I have a confession to make. I am a geek, or to be more accurate, I’m a female geek. And as you can see from some of my posts earlier, I tend to experiment a lot with software. Still, I do have my favourites that I absolutely have to have on my rig like Firefox, Find and Run Robot, Evernote etc. These are the applications that I practically have long term relationships with. I had tried out most if not all the alternatives available out there before settling down.
That however doesn’t mean developers stop making competitors in the hopes of enticing me to switch. Particularly in the case of browsers. Where once I had just 2 choices – IE or Firefox, now its a battle zone with new versions being released practically every month.
The list continues to grow with IE 9, Firefox 4, Google Chrome 6, Opera 10, Safari…Although I’ve had brief flirtations with all of them at some point or the other, I kept going back to Firefox.
A couple of days ago,RS suggested that I give Safari a try. Now I did take it for a ride when it was first released and frankly while it was good, it didn’t blow me away like Firefox/Chrome did. But his suggestion intrigued me. Had I missed something the last time around? Am I missing out on something good in the pursuit of my one true (browser) love? So I did what any sane person in a committed relationship would do, I took a peek.
I went shopping down to the Apple website and met with my first roadblock. Safari for Windows can only be installed with Quicktime, Bonjour and Apple Update. If there is one thing I despise, it’s software which piggy backs on others. Whoever told Apple that was a good idea needs to be sacked. Strike one.
Still I persevered. I downloaded it, installed it and fired it up for a test drive. Then I uninstalled all the crap that decided to make itself home on my rig. No doubt Safari looks good, like all Apple products. But I have to say it looks very out of place in a Windows 7 world. And the girl part of me likes good looking. Strike two.
Safari boasts of over 200 innovative features packed into its latest release, 90% of which no one would notice or care about. There were 3 which had me curious to try. One was the Reader, clicking on which strips a webpage to its bare essentials to, yup you guessed it, focus on the words.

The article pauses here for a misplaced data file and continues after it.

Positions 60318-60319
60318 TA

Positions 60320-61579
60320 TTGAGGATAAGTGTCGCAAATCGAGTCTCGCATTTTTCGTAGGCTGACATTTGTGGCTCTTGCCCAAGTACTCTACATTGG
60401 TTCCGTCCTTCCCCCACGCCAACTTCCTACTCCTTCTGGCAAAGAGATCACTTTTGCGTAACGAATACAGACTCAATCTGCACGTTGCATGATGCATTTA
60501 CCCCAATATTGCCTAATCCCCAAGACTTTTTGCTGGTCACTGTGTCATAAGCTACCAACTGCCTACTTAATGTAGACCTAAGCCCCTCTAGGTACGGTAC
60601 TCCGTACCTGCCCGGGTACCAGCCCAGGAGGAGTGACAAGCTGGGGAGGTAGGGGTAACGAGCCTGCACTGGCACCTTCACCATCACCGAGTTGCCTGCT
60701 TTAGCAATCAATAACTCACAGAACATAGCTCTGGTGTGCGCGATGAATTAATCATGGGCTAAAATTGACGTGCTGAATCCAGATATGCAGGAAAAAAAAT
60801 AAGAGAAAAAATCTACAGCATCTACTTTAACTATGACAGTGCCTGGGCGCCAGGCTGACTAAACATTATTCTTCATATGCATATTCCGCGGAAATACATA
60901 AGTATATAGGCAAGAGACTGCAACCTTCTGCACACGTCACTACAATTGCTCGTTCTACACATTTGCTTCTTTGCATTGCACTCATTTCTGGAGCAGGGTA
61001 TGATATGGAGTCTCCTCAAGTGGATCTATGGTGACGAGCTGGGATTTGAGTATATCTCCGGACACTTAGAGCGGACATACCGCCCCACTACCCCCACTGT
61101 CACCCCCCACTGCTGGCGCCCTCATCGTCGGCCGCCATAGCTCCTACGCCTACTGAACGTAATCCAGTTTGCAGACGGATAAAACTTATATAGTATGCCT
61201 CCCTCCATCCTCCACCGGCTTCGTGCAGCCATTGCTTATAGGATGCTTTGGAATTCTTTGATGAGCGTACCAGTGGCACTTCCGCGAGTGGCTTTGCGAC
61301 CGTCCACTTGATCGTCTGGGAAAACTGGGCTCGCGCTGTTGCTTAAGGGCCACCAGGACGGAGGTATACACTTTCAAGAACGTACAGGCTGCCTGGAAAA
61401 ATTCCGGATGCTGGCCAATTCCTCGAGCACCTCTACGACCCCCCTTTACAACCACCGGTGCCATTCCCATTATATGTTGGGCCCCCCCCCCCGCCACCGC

Although it was good, I already had this feature in Firefox for ages thanks to the Readability bookmarklet from which this was actually ‘inspired’ *cough* read copied from. As usual, where on Firefox I had the ability to customize how the words appeared on the page, Safari had a ‘take it or leave it’ attitude.
Second was the Top Sites feature. As you surf, Safari keeps track of the most visited websites and pins them on the home screen or loads it when you open a new tab. Again, this feature was first given to the world by Opera and in my opinion, implemented far more elegantly in Chrome and Firefox (with many add-ons).
Third was browsing through your history/favourites CoverFlow style. I admit this one actually got to me, until that is, I actually tried to use it. I’m not a typical web surfer who goes to the same couple of websites everyday. For me to browse through every site visually takes up way too much time. I also realized I can’t remember the last time I actually went through my history trying to recall a particular page. I just Google it.
When it comes down to features Safari has all the standards in place. Minimal toolbar, great tab handling, excellent page rendering and it is fast. But (you knew there was a but, didn’t ya?) it has nothing to make it stand out from the crowd. Every browser has its ‘thing’ like Firefox’s customizability and extensibility or Chrome’s minimalism and speed. 30 minutes into using Safari and I was wondering “What’s your thing?”
Now that IE 9 actually looks promising, I’d say that the average user can just forget about switching. For power users or those concerned enough about security, there’s always Firefox/Chrome. As for Safari, Strike three. And you’re out.
To paraphrase Caesar - I came, I saw and I moved on!